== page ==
“A Tale Of Two Circuits” Or “Deep In The Heart Of Sci-Tech”

asus tyan transplant

At some point in my first or second year as a graduate student, the Spencer Research Group made a trek to Rochester to hear a talk by Senior HP Fellow Stan Williams. After some back-and-forth about the potential of nanotechnology to radically alter the development of computer chips to attain unheard of high speeds, someone in the audience piped up “Why do we need faster computers? How much faster do I need to run Word and Excel?” And this wasn’t a witty uber/1337 poking fun at bloated Windows products. This was a serious, seemingly put-off at the prospects, 60-something-suit-and-tie with, I fear, his elbow firmly on the pulse of the technology budget for his division.

Seven years later, I’m practicing transplant surgery with motherboards too big for their cases. In case this is of use to anyone, I have been, in the last year or so, 8 for 14 on the first order for ASUS K8N-DL motherboards and 12 for 14 in total, meaning 2 sit here useless. These boards are fine once they’re made to work, but the games played with installations and store return policies are far beyond the call of duty given all other time constraints. I am hoping these problems will be remedied with the beginning of a long line of Tyan Thunder K8WE purchases, with which I’m now 2 for 2 (and discovered that now I have to worry about defective MSI video cards).

And, please, never buy computer cases that come with power supplies if you intend on doing anything substantive with them (you should be fine running Excel and Word, of course). Often, you get what you pay for. Sometimes, they don’t even give you that.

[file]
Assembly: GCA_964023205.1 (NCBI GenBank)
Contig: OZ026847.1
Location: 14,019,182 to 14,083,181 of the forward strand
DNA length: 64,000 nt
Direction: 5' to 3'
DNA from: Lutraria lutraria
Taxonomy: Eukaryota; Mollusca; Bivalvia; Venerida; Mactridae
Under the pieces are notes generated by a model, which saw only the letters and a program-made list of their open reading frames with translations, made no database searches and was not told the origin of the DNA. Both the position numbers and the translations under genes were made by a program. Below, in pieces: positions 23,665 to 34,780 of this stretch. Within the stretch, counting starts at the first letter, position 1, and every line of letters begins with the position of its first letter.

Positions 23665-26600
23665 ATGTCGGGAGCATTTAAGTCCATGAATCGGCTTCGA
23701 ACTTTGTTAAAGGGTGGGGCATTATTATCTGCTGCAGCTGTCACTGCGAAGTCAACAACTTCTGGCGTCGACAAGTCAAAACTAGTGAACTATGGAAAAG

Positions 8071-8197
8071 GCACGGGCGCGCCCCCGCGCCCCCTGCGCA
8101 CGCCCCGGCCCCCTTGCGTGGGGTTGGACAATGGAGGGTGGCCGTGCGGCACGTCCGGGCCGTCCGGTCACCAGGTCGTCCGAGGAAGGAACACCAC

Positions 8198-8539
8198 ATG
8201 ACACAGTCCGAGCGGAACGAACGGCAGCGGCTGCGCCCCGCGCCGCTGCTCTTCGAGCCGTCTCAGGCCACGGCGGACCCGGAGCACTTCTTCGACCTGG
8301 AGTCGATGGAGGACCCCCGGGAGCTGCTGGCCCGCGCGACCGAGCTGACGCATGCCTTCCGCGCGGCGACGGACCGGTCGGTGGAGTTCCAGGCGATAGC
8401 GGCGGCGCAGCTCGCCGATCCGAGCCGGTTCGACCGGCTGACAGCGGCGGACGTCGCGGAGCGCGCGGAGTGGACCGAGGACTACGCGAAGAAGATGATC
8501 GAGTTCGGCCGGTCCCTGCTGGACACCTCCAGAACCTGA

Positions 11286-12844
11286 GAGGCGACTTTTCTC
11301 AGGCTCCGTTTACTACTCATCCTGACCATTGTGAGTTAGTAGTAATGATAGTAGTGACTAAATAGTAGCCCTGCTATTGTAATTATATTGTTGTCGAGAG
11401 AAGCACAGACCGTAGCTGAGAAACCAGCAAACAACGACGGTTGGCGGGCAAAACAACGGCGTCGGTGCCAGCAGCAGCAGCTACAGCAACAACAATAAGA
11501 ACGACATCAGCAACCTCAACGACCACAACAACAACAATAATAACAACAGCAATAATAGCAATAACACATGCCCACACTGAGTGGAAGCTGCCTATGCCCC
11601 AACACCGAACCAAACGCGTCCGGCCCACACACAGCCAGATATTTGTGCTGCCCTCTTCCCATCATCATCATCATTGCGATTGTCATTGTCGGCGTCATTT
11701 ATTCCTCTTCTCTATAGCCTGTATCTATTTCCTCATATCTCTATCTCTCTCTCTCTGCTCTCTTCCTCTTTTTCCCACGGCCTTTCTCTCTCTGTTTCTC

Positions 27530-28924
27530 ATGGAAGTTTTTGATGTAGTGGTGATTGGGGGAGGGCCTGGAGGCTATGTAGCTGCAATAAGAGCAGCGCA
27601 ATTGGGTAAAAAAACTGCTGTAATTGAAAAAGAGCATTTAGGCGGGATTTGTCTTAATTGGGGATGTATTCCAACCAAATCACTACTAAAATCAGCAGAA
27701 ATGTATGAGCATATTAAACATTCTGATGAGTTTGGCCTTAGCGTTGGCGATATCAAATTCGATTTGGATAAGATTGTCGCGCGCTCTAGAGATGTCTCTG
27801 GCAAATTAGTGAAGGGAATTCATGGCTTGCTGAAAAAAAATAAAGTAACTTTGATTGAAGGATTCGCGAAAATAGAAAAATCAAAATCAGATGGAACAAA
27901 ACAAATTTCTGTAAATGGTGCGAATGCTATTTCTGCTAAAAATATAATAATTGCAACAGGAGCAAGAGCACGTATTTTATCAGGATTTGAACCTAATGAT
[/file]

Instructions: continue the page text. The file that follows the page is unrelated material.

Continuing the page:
One Reply to ““A Tale Of Two Circuits” Or “Deep In The Heart Of Sci-Tech””

  1. NOTE TO SELF: The first two crashes of the Tyan boards involved (a) the machines not waking up from their screen savers/sleep modes and (b) the SATA drives not being seen on reboot (CD drive and network boot in that order, which makes sense for a server board). The sleep mode issue was fixed without attempting diagnosis by simply turning off every and any instance of power management in the BIOS and OS.  As for the SATA problem, the boot menu in the BIOS is far more extensive than I would have expected. The two SATA drives had to be added to the boot menu AND the drive with my OS on it needed to be FIRST in the boot list (Above the drive without the OS on it. So much for MBRs). If you add more than one SATA drive to the boot list and the machine still fails to boot the OS, reverse the order of the SATA list.

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